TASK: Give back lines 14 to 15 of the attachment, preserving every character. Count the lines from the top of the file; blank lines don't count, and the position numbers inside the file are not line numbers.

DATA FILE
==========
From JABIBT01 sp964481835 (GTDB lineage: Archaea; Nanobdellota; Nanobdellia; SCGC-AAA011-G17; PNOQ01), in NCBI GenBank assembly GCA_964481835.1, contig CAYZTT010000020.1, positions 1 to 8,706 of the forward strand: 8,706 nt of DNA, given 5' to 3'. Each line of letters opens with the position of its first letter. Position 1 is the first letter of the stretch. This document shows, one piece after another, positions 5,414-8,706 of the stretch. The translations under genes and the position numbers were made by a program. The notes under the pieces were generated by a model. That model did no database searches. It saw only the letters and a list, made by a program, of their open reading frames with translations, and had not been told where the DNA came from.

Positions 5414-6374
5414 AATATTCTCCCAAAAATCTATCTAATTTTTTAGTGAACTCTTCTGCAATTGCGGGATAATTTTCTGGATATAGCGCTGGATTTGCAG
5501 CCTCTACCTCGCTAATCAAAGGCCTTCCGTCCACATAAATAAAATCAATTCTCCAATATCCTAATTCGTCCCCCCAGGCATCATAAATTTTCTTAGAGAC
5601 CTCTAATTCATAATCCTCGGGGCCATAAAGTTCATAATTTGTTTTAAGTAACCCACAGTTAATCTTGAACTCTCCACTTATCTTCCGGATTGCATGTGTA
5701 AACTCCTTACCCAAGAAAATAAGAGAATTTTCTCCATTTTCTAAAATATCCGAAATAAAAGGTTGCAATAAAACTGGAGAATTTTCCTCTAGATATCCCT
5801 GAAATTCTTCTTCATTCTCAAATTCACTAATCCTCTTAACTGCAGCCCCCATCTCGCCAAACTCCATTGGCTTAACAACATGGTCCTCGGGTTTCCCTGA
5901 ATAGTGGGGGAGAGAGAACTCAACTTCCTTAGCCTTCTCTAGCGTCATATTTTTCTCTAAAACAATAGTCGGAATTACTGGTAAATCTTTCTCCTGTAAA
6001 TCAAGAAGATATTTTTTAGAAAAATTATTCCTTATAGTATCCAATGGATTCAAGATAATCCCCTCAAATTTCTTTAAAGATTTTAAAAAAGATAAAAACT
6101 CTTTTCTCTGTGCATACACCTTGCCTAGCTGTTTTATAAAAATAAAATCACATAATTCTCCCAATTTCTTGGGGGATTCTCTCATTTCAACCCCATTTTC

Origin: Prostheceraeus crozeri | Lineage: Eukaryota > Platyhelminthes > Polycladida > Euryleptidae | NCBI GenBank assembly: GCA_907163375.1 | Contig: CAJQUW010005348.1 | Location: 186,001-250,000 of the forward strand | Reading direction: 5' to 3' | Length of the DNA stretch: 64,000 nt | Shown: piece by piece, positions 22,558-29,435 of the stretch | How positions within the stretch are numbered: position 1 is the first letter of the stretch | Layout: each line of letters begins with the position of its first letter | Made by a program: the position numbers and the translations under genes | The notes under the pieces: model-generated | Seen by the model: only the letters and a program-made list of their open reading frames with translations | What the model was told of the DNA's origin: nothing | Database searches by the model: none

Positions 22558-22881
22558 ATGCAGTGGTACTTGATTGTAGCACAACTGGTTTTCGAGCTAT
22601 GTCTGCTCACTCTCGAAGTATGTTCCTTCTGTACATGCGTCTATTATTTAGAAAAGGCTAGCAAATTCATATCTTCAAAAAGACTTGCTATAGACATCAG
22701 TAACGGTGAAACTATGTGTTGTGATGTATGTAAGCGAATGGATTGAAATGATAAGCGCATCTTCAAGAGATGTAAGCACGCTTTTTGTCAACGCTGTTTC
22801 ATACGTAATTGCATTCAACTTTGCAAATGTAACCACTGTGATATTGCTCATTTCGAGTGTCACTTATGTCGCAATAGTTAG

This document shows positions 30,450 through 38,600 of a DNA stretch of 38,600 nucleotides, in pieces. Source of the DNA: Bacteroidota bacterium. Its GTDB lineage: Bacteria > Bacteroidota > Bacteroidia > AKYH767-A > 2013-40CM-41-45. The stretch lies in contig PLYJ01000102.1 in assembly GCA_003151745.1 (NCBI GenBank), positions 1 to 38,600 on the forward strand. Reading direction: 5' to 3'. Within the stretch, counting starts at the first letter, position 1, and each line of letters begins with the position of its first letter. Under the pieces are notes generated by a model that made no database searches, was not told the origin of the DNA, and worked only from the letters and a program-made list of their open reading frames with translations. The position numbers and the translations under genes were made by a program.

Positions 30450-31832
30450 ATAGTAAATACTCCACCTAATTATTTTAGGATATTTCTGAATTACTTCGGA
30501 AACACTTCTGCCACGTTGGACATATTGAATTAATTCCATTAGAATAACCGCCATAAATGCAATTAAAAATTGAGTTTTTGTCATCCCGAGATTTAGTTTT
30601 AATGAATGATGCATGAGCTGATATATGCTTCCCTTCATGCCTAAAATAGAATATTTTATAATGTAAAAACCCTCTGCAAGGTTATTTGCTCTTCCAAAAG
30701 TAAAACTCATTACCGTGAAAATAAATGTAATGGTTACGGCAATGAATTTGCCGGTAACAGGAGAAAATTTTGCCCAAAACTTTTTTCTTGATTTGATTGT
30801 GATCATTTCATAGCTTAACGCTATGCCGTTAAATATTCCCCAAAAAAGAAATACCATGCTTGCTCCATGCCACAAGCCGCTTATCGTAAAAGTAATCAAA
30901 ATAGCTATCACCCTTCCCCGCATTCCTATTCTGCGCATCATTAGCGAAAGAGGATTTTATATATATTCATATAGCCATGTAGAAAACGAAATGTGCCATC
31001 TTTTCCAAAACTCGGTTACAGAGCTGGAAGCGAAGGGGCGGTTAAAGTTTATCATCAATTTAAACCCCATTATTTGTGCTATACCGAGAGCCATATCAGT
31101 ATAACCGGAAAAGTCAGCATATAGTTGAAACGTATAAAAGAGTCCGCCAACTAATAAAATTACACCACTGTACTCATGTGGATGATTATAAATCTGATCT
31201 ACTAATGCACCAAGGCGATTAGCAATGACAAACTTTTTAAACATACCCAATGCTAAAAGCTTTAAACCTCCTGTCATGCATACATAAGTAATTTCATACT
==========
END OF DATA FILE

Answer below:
22601 GTCTGCTCACTCTCGAAGTATGTTCCTTCTGTACATGCGTCTATTATTTAGAAAAGGCTAGCAAATTCATATCTTCAAAAAGACTTGCTATAGACATCAG
22701 TAACGGTGAAACTATGTGTTGTGATGTATGTAAGCGAATGGATTGAAATGATAAGCGCATCTTCAAGAGATGTAAGCACGCTTTTTGTCAACGCTGTTTC